and a 410 should be used for content that is gone forever:

If you're getting rid of that content entirely and don't have anything on your site that would fill the same user need, then the old URL should return a 404 or 410. Currently Google treats 410s (Gone) the same as 404s (Not found).

The Redirect module does not handle 410 generation, though. Otherwise, it has been a good way to handle the new scheme w/o needing to manually generate Apache rules.

  • I had this written, but was unable to post it before it got five close votes.
    – mpdonadio
    Sep 17, 2013 at 0:16
  • Thanks, this looks like the right way to go. I'll look into that module. Sep 17, 2013 at 16:15

You can always output HTTP 410 header and redirect human users using JavaScript in a body:

var delay = 10000; //Your delay in milliseconds
setTimeout(function(){ window.location = URL; }, delay);

JavaScript from this answer.

Note that by rfc2616:

The 4xx class of status code is intended for cases in which the client seems to have erred. Except when responding to a HEAD request, the server SHOULD include an entity containing an explanation of the error situation, and whether it is a temporary or permanent condition. These status codes are applicable to any request method. User agents SHOULD display any included entity to the user.

Emphasis mine. So, JavaScript outputted inside HTML body should work. But of course it is not guaranteed it will.

Your content is not nodes, so you probably have implemented hook_menu. If not, you can alter existing implementation with hook_menu_alter. What you need is to:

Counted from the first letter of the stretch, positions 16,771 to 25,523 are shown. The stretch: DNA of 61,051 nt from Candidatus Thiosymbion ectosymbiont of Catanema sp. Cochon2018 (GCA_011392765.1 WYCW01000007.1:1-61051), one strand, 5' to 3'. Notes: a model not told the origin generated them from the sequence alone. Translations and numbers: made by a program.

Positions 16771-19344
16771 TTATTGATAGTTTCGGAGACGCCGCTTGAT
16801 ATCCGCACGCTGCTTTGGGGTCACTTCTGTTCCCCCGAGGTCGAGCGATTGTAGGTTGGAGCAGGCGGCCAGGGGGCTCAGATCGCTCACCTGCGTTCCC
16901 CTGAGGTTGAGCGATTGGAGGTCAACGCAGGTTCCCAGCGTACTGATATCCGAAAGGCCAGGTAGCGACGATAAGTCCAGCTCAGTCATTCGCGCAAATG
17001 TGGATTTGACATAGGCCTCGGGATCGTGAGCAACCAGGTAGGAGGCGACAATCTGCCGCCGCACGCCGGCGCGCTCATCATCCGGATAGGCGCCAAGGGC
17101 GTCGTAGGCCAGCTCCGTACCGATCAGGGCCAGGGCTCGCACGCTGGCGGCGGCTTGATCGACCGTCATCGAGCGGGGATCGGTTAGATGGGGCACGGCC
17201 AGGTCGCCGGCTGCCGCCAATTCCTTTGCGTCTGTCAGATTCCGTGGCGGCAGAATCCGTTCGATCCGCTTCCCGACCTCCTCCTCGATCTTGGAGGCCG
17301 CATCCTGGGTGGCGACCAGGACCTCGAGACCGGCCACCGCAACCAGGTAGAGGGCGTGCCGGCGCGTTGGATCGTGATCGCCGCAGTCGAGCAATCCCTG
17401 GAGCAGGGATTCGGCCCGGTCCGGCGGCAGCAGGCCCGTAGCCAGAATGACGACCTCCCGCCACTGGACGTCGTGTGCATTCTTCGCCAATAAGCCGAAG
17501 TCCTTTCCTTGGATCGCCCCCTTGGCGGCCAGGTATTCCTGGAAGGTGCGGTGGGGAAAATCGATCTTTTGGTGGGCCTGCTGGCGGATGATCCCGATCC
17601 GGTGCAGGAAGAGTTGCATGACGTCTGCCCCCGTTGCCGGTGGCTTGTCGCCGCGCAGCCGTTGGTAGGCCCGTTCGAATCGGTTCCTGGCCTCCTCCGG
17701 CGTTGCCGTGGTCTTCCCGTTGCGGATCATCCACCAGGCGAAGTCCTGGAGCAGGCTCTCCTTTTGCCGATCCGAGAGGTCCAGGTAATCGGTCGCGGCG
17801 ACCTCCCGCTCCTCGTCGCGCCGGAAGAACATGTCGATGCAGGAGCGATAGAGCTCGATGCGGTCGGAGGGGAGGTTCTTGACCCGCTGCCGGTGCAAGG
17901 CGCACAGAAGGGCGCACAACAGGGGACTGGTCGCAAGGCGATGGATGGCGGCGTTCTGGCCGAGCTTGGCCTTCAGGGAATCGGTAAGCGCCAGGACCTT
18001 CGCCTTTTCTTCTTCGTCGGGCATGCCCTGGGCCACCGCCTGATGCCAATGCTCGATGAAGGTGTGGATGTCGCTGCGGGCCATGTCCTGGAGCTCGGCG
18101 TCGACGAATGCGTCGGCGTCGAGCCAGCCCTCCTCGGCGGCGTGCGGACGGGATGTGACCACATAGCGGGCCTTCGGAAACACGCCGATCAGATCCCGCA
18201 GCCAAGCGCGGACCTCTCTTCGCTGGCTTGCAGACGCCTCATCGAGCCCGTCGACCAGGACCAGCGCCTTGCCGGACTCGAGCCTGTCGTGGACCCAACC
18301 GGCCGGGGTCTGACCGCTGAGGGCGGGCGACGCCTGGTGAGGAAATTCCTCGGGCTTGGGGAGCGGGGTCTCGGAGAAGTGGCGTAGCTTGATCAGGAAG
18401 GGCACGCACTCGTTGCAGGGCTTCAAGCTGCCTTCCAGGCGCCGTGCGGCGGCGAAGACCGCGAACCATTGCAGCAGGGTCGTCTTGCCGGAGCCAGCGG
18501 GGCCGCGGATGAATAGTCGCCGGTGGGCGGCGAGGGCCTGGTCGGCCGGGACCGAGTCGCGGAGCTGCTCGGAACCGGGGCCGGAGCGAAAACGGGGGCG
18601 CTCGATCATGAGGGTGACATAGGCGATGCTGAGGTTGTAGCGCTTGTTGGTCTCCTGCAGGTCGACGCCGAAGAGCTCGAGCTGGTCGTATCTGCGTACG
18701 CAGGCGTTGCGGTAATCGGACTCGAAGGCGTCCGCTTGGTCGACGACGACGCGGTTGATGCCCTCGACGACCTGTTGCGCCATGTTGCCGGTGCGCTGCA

• Using access callback and/or access arguments, ensure user gets the access permission to deleted content. If not, he will see 403 or 404, as this is Drupal's default behaviour for unpublished / deleted data.
  • In page callback test if content is valid, deleted or never existed.
    • If valid, default to the callback you are using now.
    • If deleted, use drupal_add_http_header to add "410 gone" header as appropriate. Output nice human readable page (optionally with JavaScript redirect, search box or anything appropriate).
    • If never existed, either default to what you were using already, or implement 404 the way you implemented 410 above.

Google says:

We recommend that you always return a 404 (Not found) or a 410 (Gone) response code in response to a request for a non-existing page.

  • Thanks. So I'd set up a custom page in a module with a menu that matches this pattern, use header 410, and output text for the user. I don't want to us JS for the redirect because I'm not sure how that affects Google (and other SEO). There will be 10s or possibly 100 URLs that end up here... Sep 13, 2013 at 14:25
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    @artfulrobot Well, you can just output page with message, but it will be displayed under "gone" address. As far as I know (it was never officially verified) redirects with delay does not affect ranking in any way, works just like simply outputting page. On the other hand, nice message and "see this instead" link can be even more user friendly.
    – Mołot
    Sep 13, 2013 at 14:34